A Century for Sonnets
The Romantic Era Revival
How do I love thee? Let me count the ways.
I love thee to the depth and breadth and height
My soul can reach when feeling out of sight
For the ends of Being and Ideal Grace.
This classic sonnet by Elizabeth Barrett Browning is the apex of a hundred years of sonnet writing—a revival during the Romantic Period (1750-1850)—and it is altogether fitting that it was written by a woman.
After Milton and Shakespeare, the sonnet form, with its fourteen-line structure and strict rhyme schemes, became unpopular in literary circles; disparaged as quaint. A hundred years later, sonnets experienced a resurgence, begun by women who were just beginning to publish professionally. Many women poets crafted sonnets in the manner of Petrarch and Milton as a way to prove their mettle, in hopes of advancing their careers as purveyors of the poetic arts.
A Century of Sonnets is a rich collection of 481 sonnets from this period, some never before published in this century. It offers well-known works by Wordsworth, Coleridge and Keats, but it is the women poets who shine, from the pure agony of Charlotte Smith to Mary Robinson’s classical sequence “Sappho and Phaon” to Mary Tighe’s lush imagery and Ann Radcliffe’s biting wit.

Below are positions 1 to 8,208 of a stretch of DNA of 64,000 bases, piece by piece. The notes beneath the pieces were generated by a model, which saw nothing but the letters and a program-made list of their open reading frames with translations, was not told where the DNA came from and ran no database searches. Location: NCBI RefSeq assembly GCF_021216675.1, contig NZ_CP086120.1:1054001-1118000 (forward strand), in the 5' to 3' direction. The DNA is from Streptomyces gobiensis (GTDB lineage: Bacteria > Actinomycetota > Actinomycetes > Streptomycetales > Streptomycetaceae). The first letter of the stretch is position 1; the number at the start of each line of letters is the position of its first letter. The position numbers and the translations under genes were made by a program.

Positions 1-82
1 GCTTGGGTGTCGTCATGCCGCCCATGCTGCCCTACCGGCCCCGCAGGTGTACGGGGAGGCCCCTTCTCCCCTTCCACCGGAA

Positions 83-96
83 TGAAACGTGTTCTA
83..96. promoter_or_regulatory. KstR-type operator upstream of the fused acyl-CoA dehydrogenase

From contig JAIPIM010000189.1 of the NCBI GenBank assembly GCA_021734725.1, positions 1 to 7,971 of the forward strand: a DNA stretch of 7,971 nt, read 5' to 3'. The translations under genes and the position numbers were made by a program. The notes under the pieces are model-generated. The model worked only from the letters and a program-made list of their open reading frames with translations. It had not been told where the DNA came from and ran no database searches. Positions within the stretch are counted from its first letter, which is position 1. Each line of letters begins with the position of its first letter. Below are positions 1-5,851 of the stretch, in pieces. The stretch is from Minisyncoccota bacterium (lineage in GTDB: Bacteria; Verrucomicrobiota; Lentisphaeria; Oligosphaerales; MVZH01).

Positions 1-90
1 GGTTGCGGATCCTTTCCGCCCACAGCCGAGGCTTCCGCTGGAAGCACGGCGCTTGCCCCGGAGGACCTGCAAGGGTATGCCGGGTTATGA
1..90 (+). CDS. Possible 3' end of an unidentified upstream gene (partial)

Prior to the Romantic period, the only relationship women had to sonnets were as the object of the desire of the male poet. Elizabeth Barrett Browning’s crowning Sonnets from the Portuguese embody a significant shift: it is she who is writing, and he who is the subject.
Footnotes would have been more helpful than endnotes, and a running header that showed the name of the poet whose work appears on each page would have facilitated sonnet sampling. The introduction is an excellent mini-course in sonnets and the history of sonneteering. A Century of Sonnets would complement any serious class on poetry or Romantic Period literature, especially if the study is to address more poets of the era instead of just the most famous men.